Our latest sound design and post production work has just been completed for The Voices Project.

This project brings together the best of new monologue writing from ATYP’s Fresh Ink emerging playwright program. It was filmed and edited in Sydney and we worked closely with composer Damien Lane to produce a sonic scape that really helped tell the story.

The film is a monologue written by Brooke Robinson and superbly acted by Tom Stokes. Given the dynamic of the performance by Tom we were really able to play with his dialogue, using some subtle and some not so subtle effects to help enhance where Tom was going with it. We found the use of layers of sounds and effects on the dialogue to build tension helpful to take the audience into the different spaces Tom described. We had over 160 tracks by the final mix.

We began by recording a series of drones, tones, ambient music and loose, tribal beats, which we felt worked well to compliment the dialogue. Damien was happy to produce a score that fit around the sound design making the two elements come together to help build a schizophrenic soundtrack fitting with the nature of the story.

Director Stephen McCallum projected stunning visuals over Tom as he delivered the monologue, giving us a visual cue to build the sound upon. As images came and went so too could the sound design, further emphasising the tone of the film.

Some nerdy stuff for those interested: We use a variety of mono synths, Sequential Circuits – Six Track, Moog – Prodigy, Roland – SH101 and a Roland SH1000 running through a number of effects devices RE201, SRE555, DC50, DOD 202 analogue delay, Moog Ring Mod and a bunch of fuzz boxes. The Sherman Filterbank nailed all the squelchy and glitchy stuff, it really has a life of it’s own – if you ever get the chance to use one, make sure you record every pass as it’s near impossible to do the same thing twice. Even the Fender Jag got a work out for some of the more abrasive, violent sounds. Most of these instruments were running straight into the API’s (Red Dot OP Amps) as they seemed to handle the nasty tops of the direct fuzz box stuff the best. The Distressor and Blue stripe took care of the radical dynamics nicely and all the percussion was tracked through the Coles 4038 into the TAC console, which again handles the overly harsh stuff really well. The EQ on the desk is really nice too. We generally lean to ribbons for room mics and percussion unless the source sound is in need of that nice top end you get from the U87 or the harder 414’s.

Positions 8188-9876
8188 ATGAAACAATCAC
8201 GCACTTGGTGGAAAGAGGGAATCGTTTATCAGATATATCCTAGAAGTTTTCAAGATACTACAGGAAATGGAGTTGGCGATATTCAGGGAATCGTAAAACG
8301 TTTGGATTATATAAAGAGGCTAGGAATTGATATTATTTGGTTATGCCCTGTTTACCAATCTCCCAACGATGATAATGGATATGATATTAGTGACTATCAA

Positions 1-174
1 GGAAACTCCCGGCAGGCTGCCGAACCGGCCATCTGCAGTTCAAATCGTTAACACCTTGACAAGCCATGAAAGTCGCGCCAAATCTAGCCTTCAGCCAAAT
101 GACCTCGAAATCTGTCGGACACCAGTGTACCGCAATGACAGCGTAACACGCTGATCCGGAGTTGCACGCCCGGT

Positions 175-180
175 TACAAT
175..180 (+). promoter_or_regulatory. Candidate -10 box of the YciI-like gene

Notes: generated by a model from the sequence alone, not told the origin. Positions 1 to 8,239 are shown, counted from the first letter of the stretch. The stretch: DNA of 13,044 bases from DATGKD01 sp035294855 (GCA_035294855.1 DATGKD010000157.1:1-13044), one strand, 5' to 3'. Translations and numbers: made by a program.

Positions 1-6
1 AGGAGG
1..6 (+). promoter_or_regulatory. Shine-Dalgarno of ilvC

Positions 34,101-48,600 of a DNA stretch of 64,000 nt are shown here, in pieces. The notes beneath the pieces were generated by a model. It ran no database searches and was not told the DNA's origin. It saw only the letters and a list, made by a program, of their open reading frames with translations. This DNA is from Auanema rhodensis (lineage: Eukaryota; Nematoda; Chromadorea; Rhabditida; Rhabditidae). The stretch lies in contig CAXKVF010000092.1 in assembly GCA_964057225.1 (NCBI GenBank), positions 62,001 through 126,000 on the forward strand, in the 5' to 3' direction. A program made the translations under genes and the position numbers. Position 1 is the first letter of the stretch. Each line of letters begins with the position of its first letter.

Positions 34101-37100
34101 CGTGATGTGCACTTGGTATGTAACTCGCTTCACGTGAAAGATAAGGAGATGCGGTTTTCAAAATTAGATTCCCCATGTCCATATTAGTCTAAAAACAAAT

In the box now, we used Altiverb to put the voice in a space when it was meant to be in a kitchen and jumped between sound toys crystalliser and Valhalla DSP verbs for some of the more radical spaces. Automation proved to be the most time consuming process in getting the subtle camera movements and visuals to come and go with the audio.

We recommend checking out some of the other ATYP films as there are some crackers out there.